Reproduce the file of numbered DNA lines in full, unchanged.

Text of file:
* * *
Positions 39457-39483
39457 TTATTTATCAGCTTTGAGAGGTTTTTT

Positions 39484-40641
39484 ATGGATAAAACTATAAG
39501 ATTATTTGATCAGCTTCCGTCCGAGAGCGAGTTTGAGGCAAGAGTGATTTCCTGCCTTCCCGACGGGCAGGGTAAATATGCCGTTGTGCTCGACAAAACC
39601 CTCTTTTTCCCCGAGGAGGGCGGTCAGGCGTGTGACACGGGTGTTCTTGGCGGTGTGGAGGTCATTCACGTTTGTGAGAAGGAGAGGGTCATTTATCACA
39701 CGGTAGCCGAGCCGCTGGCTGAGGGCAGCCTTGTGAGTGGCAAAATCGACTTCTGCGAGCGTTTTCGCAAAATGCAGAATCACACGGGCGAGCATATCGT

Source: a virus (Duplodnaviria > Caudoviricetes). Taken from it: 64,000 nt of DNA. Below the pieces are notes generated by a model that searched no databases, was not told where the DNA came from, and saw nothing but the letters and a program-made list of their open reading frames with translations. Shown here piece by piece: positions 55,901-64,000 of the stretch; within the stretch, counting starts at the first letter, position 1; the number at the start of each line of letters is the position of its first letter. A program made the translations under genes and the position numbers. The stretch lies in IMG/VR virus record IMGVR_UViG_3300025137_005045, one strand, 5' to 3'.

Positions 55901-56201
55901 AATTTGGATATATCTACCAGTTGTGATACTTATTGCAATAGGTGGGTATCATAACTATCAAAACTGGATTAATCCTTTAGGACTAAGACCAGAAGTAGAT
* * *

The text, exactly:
Positions 39457-39483
39457 TTATTTATCAGCTTTGAGAGGTTTTTT

Positions 39484-40641
39484 ATGGATAAAACTATAAG
39501 ATTATTTGATCAGCTTCCGTCCGAGAGCGAGTTTGAGGCAAGAGTGATTTCCTGCCTTCCCGACGGGCAGGGTAAATATGCCGTTGTGCTCGACAAAACC
39601 CTCTTTTTCCCCGAGGAGGGCGGTCAGGCGTGTGACACGGGTGTTCTTGGCGGTGTGGAGGTCATTCACGTTTGTGAGAAGGAGAGGGTCATTTATCACA
39701 CGGTAGCCGAGCCGCTGGCTGAGGGCAGCCTTGTGAGTGGCAAAATCGACTTCTGCGAGCGTTTTCGCAAAATGCAGAATCACACGGGCGAGCATATCGT

Source: a virus (Duplodnaviria > Caudoviricetes). Taken from it: 64,000 nt of DNA. Below the pieces are notes generated by a model that searched no databases, was not told where the DNA came from, and saw nothing but the letters and a program-made list of their open reading frames with translations. Shown here piece by piece: positions 55,901-64,000 of the stretch; within the stretch, counting starts at the first letter, position 1; the number at the start of each line of letters is the position of its first letter. A program made the translations under genes and the position numbers. The stretch lies in IMG/VR virus record IMGVR_UViG_3300025137_005045, one strand, 5' to 3'.

Positions 55901-56201
55901 AATTTGGATATATCTACCAGTTGTGATACTTATTGCAATAGGTGGGTATCATAACTATCAAAACTGGATTAATCCTTTAGGACTAAGACCAGAAGTAGAT